One of the latter day “elevator boys” was an Irish immigrant from County Mayo by the name of Tommy Durkin. He emigrated to Chicago at age 16 and found work at the Drake Hotel before leaving in 1950 to come to the Fine Arts. Once there, he never left. Durkin was famous for hosting annual Christmas parties in his basement room for staff and select tenants (and their guests) that he paid for out of his own pocket. But, as he made clear, it was never meant to be a Christmas Party. “It’s a Notre Dame party,” Durkin said. “We wouldn’t do all this just for Christmas.” He also hosted a corned beef and cabbage luncheon each year to celebrate St. Patrick’s Day.

Why was the gregarious Durkin such a big deal?

Durkin staffed the controls of elevator car No. 1 for decades. In 2000, a bronze plaque was installed outside the elevator in honor of his 50th anniversary—it’s still there. Durkin retired from his post in 2010 (it was his second retirement—he originally retired in 2000 until the tenants and management convinced him to return on a part-time basis) and died three years later at age 81.

And now, alas, the era of the “elevator boys” is about to end. In late August, management announced that due to “cost prohibitive and challenging” issues the quaintly old-fashioned and much beloved elevators would be modernized and converted into mechanical elevators over a two-year period. Even so, management promised to make every effort to allow the elevator operators to “remain part of our community.”

Either way, it will truly mark the end of an era in the building’s history.

Murder in the Building

Although the Fine Arts Building generally is a quiet and peaceful place, it has had its share of high drama. In an incident worthy of a certain popular Hulu show, consider the unfortunate case of Everett Clark, a former radio actor and drama coach.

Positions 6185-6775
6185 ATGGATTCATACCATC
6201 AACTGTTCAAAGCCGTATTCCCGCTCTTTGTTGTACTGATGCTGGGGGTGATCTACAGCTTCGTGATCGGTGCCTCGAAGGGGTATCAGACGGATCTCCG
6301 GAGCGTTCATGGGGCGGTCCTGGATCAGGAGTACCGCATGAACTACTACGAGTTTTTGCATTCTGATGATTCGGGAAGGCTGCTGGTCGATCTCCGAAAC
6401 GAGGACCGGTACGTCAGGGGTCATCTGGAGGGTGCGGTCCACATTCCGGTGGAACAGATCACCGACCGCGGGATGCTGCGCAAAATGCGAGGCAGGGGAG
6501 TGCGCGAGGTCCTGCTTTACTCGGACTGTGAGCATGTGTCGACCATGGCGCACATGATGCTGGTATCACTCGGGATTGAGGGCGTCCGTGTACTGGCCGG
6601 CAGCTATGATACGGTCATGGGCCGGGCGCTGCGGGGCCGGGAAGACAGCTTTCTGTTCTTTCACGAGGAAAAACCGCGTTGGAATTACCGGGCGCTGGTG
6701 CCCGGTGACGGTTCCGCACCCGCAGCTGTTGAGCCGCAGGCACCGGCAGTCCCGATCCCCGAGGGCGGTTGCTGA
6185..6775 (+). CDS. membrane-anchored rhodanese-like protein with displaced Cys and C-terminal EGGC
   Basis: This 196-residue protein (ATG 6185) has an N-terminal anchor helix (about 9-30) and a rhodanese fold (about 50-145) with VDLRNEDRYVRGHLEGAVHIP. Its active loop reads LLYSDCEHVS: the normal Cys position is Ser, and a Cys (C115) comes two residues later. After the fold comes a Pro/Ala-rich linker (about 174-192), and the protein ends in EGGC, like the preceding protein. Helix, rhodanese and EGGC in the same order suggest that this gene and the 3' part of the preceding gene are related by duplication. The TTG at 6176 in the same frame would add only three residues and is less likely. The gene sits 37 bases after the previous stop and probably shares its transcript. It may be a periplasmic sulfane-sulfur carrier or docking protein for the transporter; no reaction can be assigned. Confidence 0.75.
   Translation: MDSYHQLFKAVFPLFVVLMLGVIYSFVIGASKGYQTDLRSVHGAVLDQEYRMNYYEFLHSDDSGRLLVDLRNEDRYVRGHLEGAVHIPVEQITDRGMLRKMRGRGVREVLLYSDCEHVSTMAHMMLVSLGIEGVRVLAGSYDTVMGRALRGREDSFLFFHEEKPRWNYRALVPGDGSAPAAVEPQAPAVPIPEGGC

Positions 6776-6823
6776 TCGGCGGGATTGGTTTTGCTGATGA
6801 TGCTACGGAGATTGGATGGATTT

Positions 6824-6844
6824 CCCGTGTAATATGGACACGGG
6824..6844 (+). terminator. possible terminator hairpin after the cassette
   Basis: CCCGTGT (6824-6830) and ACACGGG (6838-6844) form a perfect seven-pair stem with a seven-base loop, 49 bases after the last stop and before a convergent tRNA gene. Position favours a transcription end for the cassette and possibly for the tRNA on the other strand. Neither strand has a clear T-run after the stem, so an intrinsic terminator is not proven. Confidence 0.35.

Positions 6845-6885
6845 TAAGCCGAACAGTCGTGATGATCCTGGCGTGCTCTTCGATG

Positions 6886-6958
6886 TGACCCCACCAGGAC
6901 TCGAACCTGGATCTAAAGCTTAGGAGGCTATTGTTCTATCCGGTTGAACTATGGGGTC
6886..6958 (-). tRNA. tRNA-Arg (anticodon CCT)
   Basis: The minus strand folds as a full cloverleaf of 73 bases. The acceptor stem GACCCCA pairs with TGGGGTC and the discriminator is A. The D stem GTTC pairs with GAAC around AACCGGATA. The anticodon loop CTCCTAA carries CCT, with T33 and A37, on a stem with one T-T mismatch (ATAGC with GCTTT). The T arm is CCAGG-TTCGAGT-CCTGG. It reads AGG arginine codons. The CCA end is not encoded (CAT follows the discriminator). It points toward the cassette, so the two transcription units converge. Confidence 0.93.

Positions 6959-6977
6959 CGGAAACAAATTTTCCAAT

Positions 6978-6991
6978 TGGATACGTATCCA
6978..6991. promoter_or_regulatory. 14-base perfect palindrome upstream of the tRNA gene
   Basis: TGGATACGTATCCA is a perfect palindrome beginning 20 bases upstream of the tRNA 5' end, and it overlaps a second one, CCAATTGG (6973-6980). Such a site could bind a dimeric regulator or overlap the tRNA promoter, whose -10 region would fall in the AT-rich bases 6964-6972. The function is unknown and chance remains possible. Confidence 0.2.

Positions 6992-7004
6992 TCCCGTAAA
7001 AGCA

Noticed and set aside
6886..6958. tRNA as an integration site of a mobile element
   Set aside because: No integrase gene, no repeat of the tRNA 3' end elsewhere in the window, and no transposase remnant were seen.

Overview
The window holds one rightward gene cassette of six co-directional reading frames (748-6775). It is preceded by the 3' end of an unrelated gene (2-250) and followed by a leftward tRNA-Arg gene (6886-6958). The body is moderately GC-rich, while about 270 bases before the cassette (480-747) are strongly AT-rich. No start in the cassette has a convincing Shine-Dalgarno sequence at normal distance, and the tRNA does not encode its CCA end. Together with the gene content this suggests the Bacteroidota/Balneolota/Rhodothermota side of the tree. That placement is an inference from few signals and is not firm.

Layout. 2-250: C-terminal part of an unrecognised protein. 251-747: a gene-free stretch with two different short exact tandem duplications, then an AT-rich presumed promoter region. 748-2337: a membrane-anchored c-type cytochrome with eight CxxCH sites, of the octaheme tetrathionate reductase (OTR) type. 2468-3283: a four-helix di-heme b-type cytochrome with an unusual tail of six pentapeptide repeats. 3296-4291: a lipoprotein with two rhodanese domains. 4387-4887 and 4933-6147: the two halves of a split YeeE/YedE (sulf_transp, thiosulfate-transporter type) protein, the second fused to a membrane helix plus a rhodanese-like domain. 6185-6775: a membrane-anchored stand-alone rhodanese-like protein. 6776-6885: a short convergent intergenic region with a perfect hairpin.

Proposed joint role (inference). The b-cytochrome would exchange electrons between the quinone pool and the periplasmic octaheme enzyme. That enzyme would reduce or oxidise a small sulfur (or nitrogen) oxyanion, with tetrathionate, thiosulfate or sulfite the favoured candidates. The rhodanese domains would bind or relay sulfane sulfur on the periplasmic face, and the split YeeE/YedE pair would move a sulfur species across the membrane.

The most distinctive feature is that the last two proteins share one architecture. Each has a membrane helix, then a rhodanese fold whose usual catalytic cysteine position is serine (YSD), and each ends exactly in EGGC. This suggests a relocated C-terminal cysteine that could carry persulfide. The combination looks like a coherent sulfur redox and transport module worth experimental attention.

As announcer and narrator for the nationally broadcast Theater of the Air and a cast member of the radio series “The Shadow,” Clark was a minor celebrity in his own right. He had taught drama classes since the 1950s. But one fateful day in September 1980, Clark met an untimely demise in his own studio.

Clark’s fellow tenants had heard screams but, given the nature of his profession, his neighbors shrugged it off as just a typical day at work for the 68-year old coach. “No, Paul, God, no, Paul,” Clark reportedly bellowed at the top of his lungs. But Clark was not acting out a scene. This was all too real. As everyone would soon discover, Clark (also spelled Clarke in some reports) had been stabbed to death in the chest and neck, his body found on a small stage in his tenth floor studio, a pair of bloody scissors lying nearby.

Clark’s killer turned out to be one of his students, Paul DeWit, an unemployed 22-year old troubled soul: DeWit was a paranoid schizophrenic who suffered delusions that everyone—his coach, his mother, even, strangely enough, the mafia—wanted him dead. In 1981, he was found guilty but determined “mentally ill” at the time of the slaying and sentenced to 22 years in prison.